If Spanish home cooking has a jefe, a boss, in this country, then that title surely belongs to José Pizarro. If I had to name one UK-based Spanish chef who inspires me, who has helped popularise the food I grew up with and care about most of all, it’d be a shortlist of one. His books are permanent fixtures in my kitchen and several of his recipes are old faithfuls I keep returning to again and again- his blue cheese meatballs in an onion sauce, his chestnut and mushroom soup, are legendary round these parts.
So this London trip was always going to feature a late-night trip to José, his tapas bar in Bermondsey. Walking past the dramatic sweep of The Shard on a humid night, under railway arches lit with lilac and purple and royal blue and green- for no other reason than that they can be- expectations were high. It had been a busy day scooting around the city filling our faces, and there was eating to do.
The street is hot, the restaurant is small and dimly lit. And busy. Very busy. In fact, it pretty much embodies the words ‘bustling’ and ‘crowded’. But it’s also remarkably evocative of an authentic tapas experience- not the ersatz version so often peddled in the UK, but vividly bringing to mind bars across Spain (the tiles, the hubbub, the stools, the constant motion around you). You wait- patiently, more or less- for a table or a ledge to become available, and you appreciate the skill of the staff who keep the customers fed and watered while ensuring there’s the requisite turnover of tables too. They were exemplary, by the way- keeping us updated as to when we could expect to be seated and tactfully presenting bills to tablehoggers.
A brief menu is presented on two chalkboards and items crossed through as they sell out. The staff- almost exclusively Spanish- operate silkily in a confined space, each knowing their role and performing it with a minimum of fuss. It’s quietly impressive to see them lead this automatic, intricate dance of service and preparation in tiny open kitchen.
The long, hot wait (I admit to squeezing over to the air conditioning unit more than a few times) ended with us ordering a few tapas amid a steady stream of Estrella Damm. First up were scalding hot patatas bravas, the deeply smoky tomato sauce a piquant contrast to the rich mayonnaise.
Next up- a plate of calamares fritos, the squid pieces (not those ubiquitous rings but bite-sized chunks, tentacles and body) in an extra-light seasoned batter needing only a squeeze of lemon to make them sing.
If you’ve read this blog before you’ll know how important croquetas are to me, for all sorts of reasons. Tonight’s were made of wild mushrooms (admittedly a new one on me: given the choice I’d always opt for jamón, or seafood, or bacalao) and were a little salty for my taste but still full of flavour and filled with a velvety béchamel.
Next up was the highlight of the evening. (The eating part of it, anyway: I was talking to our waitress and babbling on about José Pizarro being a ‘hero’ of mine, and she said, ‘Oh- well, if you turn around you can tell him yourself. I’ll just introduce you…’)
Which was nice.
Ibérico pork fillet, Pizarro’s signature dish: it sounds counter intuitive- audacious, even- to serve pork rare- and this is rare- but this is no mere caprice. This is a restaurateur putting his trust wholly in his suppliers. Every soft, luscious, aromatic mouthful of this pork was (a) the kind of food that makes you profoundly glad you eat meat, and (b) destined to linger long in the memory. You just knew it, immediately.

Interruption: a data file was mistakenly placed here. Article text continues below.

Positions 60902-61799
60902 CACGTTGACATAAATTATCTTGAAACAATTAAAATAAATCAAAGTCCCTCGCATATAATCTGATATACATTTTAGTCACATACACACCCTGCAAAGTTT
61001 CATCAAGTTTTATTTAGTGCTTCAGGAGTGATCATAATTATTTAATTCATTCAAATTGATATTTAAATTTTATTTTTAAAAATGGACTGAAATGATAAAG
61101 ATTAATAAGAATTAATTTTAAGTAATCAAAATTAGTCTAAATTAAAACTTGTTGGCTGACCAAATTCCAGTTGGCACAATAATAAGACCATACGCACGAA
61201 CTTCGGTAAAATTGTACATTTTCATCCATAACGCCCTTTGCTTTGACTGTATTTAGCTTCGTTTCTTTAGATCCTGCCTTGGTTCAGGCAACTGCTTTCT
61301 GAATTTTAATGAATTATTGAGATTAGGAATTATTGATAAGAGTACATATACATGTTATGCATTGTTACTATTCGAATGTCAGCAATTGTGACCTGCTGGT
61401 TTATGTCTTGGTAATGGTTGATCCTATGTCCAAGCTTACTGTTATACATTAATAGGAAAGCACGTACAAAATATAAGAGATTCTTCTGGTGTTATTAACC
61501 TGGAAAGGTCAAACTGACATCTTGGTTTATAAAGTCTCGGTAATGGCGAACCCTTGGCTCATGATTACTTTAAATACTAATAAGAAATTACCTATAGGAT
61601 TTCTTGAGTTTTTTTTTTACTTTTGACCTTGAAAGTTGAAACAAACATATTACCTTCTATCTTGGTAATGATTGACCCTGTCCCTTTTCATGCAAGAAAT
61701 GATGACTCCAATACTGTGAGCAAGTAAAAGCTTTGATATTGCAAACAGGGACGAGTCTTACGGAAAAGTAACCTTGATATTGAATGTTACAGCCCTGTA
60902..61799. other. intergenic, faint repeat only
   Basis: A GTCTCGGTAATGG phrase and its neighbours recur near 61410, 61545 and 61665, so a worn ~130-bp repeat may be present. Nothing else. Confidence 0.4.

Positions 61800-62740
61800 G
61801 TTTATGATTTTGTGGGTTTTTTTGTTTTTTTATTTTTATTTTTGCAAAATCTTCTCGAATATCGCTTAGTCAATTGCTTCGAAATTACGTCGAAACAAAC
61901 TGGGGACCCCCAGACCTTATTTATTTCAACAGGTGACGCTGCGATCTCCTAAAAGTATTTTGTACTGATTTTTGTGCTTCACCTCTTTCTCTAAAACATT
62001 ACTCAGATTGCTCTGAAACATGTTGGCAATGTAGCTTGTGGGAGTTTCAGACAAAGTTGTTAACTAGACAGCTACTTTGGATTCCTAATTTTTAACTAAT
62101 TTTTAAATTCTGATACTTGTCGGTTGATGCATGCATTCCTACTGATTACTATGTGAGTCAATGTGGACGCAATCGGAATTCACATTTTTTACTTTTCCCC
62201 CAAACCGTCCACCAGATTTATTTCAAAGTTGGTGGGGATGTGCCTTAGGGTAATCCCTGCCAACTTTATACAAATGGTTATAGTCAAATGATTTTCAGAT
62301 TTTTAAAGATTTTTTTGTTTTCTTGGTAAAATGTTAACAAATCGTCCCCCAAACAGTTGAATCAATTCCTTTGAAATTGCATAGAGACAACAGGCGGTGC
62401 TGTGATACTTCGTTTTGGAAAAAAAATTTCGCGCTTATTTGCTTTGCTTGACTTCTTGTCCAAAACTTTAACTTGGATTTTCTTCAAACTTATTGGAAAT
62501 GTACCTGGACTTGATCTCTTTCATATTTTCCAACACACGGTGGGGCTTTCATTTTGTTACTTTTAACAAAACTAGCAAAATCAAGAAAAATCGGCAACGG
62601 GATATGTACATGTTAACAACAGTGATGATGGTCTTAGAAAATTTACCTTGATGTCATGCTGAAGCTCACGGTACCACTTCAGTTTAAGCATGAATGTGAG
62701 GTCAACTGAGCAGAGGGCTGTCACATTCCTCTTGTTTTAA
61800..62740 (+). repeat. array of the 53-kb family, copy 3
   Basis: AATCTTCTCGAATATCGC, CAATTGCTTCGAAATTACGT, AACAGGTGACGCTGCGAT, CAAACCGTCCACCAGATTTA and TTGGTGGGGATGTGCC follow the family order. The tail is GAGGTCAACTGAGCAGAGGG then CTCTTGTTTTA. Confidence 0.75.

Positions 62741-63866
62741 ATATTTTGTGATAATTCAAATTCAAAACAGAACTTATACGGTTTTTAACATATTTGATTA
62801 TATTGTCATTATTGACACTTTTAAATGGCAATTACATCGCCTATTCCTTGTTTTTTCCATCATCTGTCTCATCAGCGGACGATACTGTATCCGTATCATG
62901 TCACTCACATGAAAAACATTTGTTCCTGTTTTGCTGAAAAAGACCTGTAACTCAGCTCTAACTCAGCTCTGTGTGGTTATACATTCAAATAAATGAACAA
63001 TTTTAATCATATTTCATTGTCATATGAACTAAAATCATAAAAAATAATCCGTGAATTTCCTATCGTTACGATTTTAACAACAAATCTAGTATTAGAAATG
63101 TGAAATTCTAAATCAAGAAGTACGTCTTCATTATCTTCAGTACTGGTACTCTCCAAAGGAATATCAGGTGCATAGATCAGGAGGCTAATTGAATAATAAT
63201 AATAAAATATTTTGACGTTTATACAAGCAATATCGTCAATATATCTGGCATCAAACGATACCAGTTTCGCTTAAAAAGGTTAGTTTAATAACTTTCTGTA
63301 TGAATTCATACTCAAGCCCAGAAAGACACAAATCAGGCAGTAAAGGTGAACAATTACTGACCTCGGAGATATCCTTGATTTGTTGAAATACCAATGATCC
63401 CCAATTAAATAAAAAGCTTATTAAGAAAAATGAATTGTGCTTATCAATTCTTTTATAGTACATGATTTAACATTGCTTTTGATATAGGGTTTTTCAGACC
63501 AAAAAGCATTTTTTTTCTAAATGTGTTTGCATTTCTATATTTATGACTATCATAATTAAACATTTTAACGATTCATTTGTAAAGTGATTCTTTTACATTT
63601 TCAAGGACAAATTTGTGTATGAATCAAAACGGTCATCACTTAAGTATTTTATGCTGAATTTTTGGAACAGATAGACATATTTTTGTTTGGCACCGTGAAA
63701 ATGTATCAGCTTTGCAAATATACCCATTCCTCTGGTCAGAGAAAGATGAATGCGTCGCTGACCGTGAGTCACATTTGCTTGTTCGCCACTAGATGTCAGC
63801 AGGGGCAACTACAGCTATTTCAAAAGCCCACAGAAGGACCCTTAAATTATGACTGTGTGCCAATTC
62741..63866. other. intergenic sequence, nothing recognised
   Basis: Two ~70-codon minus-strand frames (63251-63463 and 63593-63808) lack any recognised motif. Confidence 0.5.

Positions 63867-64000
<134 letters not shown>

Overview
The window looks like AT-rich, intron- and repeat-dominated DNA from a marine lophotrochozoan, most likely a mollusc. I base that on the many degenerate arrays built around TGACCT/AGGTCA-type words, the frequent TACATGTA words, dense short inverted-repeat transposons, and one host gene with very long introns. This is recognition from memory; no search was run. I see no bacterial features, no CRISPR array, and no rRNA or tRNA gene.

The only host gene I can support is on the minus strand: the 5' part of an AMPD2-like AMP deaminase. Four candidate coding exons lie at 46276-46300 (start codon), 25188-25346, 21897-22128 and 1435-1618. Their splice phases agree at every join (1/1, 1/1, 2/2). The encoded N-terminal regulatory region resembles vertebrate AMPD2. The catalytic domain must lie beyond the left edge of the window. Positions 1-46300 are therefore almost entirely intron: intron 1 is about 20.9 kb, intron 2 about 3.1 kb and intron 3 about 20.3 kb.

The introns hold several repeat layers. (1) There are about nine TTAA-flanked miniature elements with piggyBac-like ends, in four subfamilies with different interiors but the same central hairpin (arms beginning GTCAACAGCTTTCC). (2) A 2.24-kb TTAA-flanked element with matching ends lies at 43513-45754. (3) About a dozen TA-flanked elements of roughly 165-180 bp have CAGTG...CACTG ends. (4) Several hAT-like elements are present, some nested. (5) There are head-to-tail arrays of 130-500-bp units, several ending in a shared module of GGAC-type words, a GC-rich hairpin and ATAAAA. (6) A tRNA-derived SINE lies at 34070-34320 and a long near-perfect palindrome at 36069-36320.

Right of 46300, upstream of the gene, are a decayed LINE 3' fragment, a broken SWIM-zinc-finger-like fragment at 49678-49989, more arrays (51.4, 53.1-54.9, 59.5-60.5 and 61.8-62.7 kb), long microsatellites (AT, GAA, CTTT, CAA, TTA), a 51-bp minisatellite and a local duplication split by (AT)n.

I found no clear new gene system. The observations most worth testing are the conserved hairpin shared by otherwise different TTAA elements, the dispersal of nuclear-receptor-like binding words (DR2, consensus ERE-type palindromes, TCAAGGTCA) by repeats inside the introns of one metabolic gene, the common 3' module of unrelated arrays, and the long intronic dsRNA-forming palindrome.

Later, as we ambled homeward in the small hours, that was what we kept coming back to, time and time again. It truly was one of those, ‘we’ll always remember this’ moments, something that, when tasted again, will always fix you back in that place and that time. A revelation. Life-affirming, even.
Marinated in rosemary, bay leaf and mint, all bathed in the deep green of Extremaduran olive oil, it needed the briefest meeting with the plancha before slicing and the ruby red slivers were dressed with crushed flakes of sea salt and laced with more olive oil.
Forget needing a knife: you could part this with a cutting remark. Last year Pizarro told the Guardian, “The trick on serving rare pork is the supplier. The Ibérico pork I serve at Pizarro and José is of seriously high quality and out of all my suppliers that one is the relationship I probably nurture the most. These pigs are reared on acorns and are thoroughly spoilt.”
It shows. Oh boy, does it show.
A final plate of fresh anchovies (boquerones) in vinaigrette, salty and meaty and fishy all at once- saw us out into the night. Sated, we walked the first few stops home, through Potter’s Field, down Queen’s Walk and over a luminous Tower Bridge, knowing we had eaten something truly special. Remarkable. Unforgettable.
So, with apologies to TS Eliot:
‘Over the Bridge the men come and go
Talking of Ibérico…’
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This blog is a very simple thing.
I won’t try to sell you any hand lotion, exercise programmes, coffee syrups or Patagonian nose flutes. You won’t find tips on dating, ‘wellness’ or yoga mats.
I write because I love it (and food, as indicated by my increasing girth). Greed happens to be my Deadly Sin of choice, but at least it is never shy of providing me with subject matter.
A simple thing, then: all you get is me wittering on semi-coherently about places I’ve eaten at; hence a ‘restaurant blog’ rather than a ‘food blog’, although there are a few recipes scattered throughout.
From mezze to Michelin ‘fine dining’ and all points in between.